Republican foreign policy leaders in Congress officially informed the Biden administration late Wednesday that they will not be bound to any new agreement with Iran that promises relief from harsh economic sanctions, according to a copy of that communication exclusively obtained by the Washington Free Beacon.
The letter is a sign that any new Iran deal is likely to be plagued by the same weaknesses as the original 2015 accord, which the Obama administration never brought before Congress for approval. The decision to skirt Congress meant the deal was never ratified as a formal treaty and paved the way for the Trump administration to easily cancel it in 2018. GOP foreign policy leaders are now warning the Biden administration that any new deal will suffer a similar fate under the next Republican administration. The lawmakers are also sending a message to Tehran: Anything promised by the Biden administration can be taken back in the near future.
Following indirect talks with Iran this week in Vienna, the Biden administration announced on Wednesday that it is prepared to unilaterally unwind tough economic sanctions as part of a series of concessions meant to entice Iran into scaling back its nuclear work.
Republican leaders on the House Foreign Affairs and Armed Services Committees say that any guarantees provided by the Biden administration, including sanctions relief, will be void unless they are brought before Congress for approval. "As members of Congress, a co-equal branch of the federal government, we do not consider ourselves bound by executive agreements which purport to make commitments on behalf of the Congress of the United States," Reps. Jim Banks (R., Ind.) and Joe Wilson (R., S.C.) told the administration in a letter addressed to Secretary of State Antony Blinken.
The letter represents the opening salvo in the GOP’s mounting efforts to interfere with the Biden administration’s ongoing diplomacy with Iran, which is being conducted without input from Democrats and Republicans on the Hill.
Banks and Wilson further warn the administration that Republicans in Congress will immediately "oppose, and … work to reverse, any sanctions relief for Iran," potentially making any new agreement dead-on-arrival and unenforceable in the long-term. This effort could attract support from hawkish Democrats, many of whom have already warned the Biden administration against unraveling sanctions that have crippled the hardline regime’s economy and sparked widespread anti-government protests.
The State Department’s decision to offer sanctions relief before Iran commits to ceasing its nuclear weapons work contradicts earlier promises from senior administration officials, including Blinken, who repeatedly vowed before Congress that he would not unwind sanctions as a precondition for talks with Tehran. That policy has already been reversed in the wake of talks with Iran and European powers this week in Vienna.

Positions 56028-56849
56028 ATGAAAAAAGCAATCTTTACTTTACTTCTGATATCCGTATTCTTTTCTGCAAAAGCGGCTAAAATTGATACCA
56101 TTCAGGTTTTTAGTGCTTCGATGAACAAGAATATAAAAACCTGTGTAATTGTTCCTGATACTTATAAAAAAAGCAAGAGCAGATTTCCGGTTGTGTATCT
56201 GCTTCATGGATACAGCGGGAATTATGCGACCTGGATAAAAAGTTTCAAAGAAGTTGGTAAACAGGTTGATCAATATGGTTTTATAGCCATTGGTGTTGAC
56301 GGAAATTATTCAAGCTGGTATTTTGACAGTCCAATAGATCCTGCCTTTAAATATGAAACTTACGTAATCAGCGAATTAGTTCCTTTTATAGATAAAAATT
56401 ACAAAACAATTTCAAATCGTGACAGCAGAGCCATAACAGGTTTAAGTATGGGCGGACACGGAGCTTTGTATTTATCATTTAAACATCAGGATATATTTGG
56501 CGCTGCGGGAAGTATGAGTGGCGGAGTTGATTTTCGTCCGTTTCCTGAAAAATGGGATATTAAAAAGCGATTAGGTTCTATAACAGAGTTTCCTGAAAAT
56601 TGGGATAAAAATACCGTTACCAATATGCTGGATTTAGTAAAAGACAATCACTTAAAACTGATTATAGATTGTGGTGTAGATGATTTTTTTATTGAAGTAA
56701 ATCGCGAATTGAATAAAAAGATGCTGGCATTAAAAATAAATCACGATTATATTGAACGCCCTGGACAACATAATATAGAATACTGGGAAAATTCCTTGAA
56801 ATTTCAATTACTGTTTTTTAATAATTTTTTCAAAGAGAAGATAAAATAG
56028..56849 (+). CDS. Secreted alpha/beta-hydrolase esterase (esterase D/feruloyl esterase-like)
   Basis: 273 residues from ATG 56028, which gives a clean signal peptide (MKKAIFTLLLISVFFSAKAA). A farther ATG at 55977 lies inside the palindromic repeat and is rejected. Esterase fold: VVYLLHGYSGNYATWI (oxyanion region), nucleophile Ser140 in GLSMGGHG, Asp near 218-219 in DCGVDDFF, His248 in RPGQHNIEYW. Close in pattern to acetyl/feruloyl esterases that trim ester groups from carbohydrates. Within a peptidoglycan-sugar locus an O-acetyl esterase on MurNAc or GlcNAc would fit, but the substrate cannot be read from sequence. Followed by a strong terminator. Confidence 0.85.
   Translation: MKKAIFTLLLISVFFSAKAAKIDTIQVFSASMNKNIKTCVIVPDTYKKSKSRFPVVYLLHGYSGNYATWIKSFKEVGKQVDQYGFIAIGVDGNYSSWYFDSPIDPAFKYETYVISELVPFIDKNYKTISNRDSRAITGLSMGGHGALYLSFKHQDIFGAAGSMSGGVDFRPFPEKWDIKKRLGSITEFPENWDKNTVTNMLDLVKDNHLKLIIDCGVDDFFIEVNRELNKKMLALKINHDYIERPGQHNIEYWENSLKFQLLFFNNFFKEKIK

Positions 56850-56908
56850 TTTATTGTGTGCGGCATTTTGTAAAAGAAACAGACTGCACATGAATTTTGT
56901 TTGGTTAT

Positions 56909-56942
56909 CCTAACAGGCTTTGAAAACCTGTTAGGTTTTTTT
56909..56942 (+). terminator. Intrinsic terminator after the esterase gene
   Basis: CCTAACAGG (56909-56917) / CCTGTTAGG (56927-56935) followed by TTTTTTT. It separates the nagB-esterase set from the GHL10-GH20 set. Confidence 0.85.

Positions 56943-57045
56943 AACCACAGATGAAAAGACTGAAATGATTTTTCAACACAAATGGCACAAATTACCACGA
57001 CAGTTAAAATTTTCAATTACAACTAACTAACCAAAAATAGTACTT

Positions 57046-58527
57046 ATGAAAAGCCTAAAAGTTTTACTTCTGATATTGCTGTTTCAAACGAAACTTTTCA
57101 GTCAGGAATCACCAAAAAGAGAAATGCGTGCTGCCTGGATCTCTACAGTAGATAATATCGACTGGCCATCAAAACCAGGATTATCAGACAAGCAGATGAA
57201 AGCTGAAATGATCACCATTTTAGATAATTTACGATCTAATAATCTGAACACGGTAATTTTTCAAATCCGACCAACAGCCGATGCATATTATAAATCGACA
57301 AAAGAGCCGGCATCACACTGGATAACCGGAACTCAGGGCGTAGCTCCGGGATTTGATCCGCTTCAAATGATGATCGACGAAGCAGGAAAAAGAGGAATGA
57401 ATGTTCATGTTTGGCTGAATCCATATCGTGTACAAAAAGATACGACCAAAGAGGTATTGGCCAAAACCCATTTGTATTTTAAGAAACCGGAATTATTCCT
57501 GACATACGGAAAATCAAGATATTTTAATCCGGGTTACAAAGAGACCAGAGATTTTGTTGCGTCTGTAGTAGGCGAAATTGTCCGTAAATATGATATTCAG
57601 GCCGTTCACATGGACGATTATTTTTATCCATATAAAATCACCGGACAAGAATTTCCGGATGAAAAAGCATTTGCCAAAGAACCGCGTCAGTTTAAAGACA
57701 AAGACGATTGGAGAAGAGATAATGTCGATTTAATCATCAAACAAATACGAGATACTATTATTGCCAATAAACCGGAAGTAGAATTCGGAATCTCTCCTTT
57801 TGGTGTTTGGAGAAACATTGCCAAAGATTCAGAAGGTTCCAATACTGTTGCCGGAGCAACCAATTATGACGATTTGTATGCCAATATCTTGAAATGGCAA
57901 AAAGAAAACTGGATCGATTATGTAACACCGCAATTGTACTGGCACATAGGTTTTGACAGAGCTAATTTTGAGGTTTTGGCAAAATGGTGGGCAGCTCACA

The administration’s unilateral actions to unravel sanctions also contradict Blinken’s sworn testimony before Congress in January, in which he promised to restore Congress’s traditional role in sculpting foreign policy. When the Obama administration first inked the 2015 accord, it bypassed Congress due to fears that lawmakers would not sign off on a deal that awarded Iran with billions of dollars in cash and legitimized its nuclear enrichment program. The Biden administration appears to be traveling down a similar path, despite promises otherwise.
"I agree with Blinken's comments last January, we must restore Congress' role in foreign policy," Banks told the Free Beacon. "Any deal with Iran should be submitted to the Senate as a treaty for ratification, and Congress should have an up or down vote on the lifting of any sanctions."
In their letter, Banks and Wilson—both leaders on the Republican Study Committee, the largest caucus of conservative lawmakers in Congress—demand Blinken explain why he did not "seek congressional input prior to agreeing" to a new framework in Vienna. They also want concrete answers about how the Biden administration will involve Congress "in any future negotiations."
They also call out the Biden State Department for exhibiting "a troubling pattern of ignoring congressional oversight" during its first few months in office. This includes the refusal of senior U.S. officials, including U.S.-Iran envoy Robert Malley, to brief congressional Republicans about the administration’s early outreach to Iran. The State Department also has failed to comply with a congressional investigation into its backchannel efforts to secure $1 billion for Iran as part of a ransom payment tied to Tehran’s seizure of a South Korean ship earlier this year.
The lawmakers further accuse the administration of already violating the 2015 Iran Nuclear Agreement Review Act (INARA), which required the president to submit any agreements with Iran to Congress for a vote before any sanctions are removed. The law is widely interpreted as including any new guarantees provided by the United States as part of negotiations to rejoin the original accord.
Banks and Wilson demand Blinken provide assurances the administration will comply with INARA and seek congressional approval before it formally reenters into the nuclear deal, according to the letter.
"Blinken testified under oath that he wanted to restore the role of Congress in foreign policy, yet the administration has refused to commit to adhering to the bipartisan INARA law, and has refused to submit the failed Iran nuclear deal to the Senate as a treaty for ratification," Wilson told the Free Beacon. "Congress must have a role … [and the GOP] will continue to push back against the administration’s attempts to bypass Congress."